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I think of the saying, “Everything old is new again.” Directprimary care and surgical care contracts have started to emerge,where you end up with no-cost or low-cost first dollar health care,removing that barrier of care so you get a better engaged healthoutcome. I think we're going to see that trend, whether it'stechnology-driven or things like concierge care.

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The self-funded plans, the reference-based plans are also veryexciting. But some of the new broker-driven captives scare me alittle bit, because I'm not sure whether it's all about thebrokers' best interest or the clients' best interest. I'm seeing somany brokers who don't have a background in risk management try todo risk management for thousands or tens of thousands of employeesat a time.

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PW: I've heard others say that brokerswho don't fully understand self-funding might view it as a panaceaand not always consider whether it's a good fit.

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I agree. I've taken clients in that direction, but getting thedata to move forward and understand those decisions is not alwayseasy. Trying to prescribe that without building a baseline of datais dangerous. Reference-based pricing will absolutely fend off bigdollar claims. Now, what's the effect on the employee? Does theemployer understand it and have a strong HR team behind them?That's part of the conversation, too. The nice part of it is thatyou're going to see a lot more accountability on fraud. I see apotential fraud situation happening several time a month on aclaims basis, whether it's overuse of imaging, or billing forservices that didn't occur.

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PW: What do the terms “innovation” and“disruption” mean to you?

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The word “innovation” excites me. It means people are looking tosolve a problem that exists or that they perceive exists. Someone'sactively putting brain power and finances behind finding somethingthat works better; tweaking or reinventing something to workbetter.

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Anytime someone says they're a disruptor, my skepticism flaggoes up. “Disruption” is such a fancy term in the investment world.We had a few bright shining stars that made a big impact, but Ithink they often overinflate the product and the viability.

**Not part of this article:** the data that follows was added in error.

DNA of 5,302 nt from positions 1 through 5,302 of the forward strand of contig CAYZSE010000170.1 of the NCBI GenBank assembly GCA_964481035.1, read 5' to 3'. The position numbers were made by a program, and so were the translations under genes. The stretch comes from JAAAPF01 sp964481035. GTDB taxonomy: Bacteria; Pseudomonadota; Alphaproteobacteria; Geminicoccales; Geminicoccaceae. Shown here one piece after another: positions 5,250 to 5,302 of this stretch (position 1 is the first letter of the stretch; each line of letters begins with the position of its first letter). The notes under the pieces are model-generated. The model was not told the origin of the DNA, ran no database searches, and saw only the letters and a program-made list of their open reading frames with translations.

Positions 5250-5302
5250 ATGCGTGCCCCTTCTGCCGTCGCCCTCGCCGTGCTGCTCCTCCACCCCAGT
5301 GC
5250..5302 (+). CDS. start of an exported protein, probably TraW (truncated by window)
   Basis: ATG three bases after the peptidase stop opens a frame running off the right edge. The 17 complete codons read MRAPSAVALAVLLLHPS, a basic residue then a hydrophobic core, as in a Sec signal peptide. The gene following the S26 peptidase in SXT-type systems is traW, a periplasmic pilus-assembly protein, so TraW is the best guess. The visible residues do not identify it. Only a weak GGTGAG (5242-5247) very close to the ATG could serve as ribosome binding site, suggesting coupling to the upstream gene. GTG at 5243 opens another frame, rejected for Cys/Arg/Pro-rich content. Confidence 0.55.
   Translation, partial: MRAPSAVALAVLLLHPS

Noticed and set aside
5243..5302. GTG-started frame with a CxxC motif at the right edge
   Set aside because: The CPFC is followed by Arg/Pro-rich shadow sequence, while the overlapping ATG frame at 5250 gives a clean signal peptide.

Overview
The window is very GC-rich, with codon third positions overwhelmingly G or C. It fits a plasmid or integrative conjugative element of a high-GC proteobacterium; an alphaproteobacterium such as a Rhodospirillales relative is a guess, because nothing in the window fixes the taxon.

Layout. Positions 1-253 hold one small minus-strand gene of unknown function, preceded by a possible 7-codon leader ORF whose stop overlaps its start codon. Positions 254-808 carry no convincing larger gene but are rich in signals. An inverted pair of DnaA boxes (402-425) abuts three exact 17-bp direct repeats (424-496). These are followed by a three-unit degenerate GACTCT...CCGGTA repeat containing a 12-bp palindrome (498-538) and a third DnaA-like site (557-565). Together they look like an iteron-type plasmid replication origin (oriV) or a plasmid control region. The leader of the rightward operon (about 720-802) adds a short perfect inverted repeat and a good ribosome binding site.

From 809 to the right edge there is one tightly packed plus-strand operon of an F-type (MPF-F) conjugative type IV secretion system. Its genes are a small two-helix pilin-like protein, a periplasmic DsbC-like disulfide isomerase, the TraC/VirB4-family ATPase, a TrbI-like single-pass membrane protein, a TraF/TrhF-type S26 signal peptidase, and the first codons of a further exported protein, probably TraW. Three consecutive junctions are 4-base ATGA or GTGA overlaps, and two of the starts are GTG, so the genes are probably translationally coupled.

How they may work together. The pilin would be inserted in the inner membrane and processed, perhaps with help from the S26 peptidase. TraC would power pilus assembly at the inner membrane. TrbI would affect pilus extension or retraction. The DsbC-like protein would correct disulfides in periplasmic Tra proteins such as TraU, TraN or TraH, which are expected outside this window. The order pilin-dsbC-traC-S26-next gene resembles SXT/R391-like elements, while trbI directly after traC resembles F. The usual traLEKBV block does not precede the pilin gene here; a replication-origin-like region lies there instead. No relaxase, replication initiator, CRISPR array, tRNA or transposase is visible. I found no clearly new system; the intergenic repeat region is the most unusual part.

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PW: Where do you see the role of thebroker heading in the next five to 10 years?

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I think that Parker Conrad was right when he said, “We're goingto drink your milkshake.” The industry sometimes haddisproportionate revenue versus effort. Broker compensation hasoutpaced economic growth, which allowed for more staff, more firmsand bigger retail and leases. I think part of what's driving themergers is a market correction in broker revenue.

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The broker today feels more overwhelmed and less in control thanthey ever have, which will push a lot of us to evaluate how manythey're trying to serve. And specialization is a trend that willcontinue to grow. The positive is you get better at doing thosethings; the bad part is, you lose perspective about what goes onthroughout the different stages of the consumer.

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I also think you'll see brokers doing consulting fees outside ofcommissions. Firms that want to stay relevant must learn how youprice an equitable relationship. As a result, brokers will becomemore like professional services firms. Brokers aren't trained inbusiness operations, so not only are we learning the industry,we're also looking to grow our skill sets and operationalfunctions, which will ultimately better ourselves, but also ourclients.

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PW: What are your sources ofinspiration and innovation?

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Public radio is actually one of the most refreshing,outside-the-box areas of inspiration, knowledge and perspective forme. There's such a variety out there, and it provides differentpoints of view.

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Also, I was part of a theological group called Emergent. Beingpart of a conversation that was bigger than I can comprehend andactually seeing that cultural dynamic social shift was eye-openingfor me.

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PW: Finish this sentence: The key tosuccess in this industry going forward is…

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A hunger for learning.

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Paul Wilson

Paul Wilson is the editor-in-chief of BenefitsPRO Magazine and BenefitsPRO.com. He has covered the insurance industry for more than a decade, including stints at Retirement Advisor Magazine and ProducersWeb.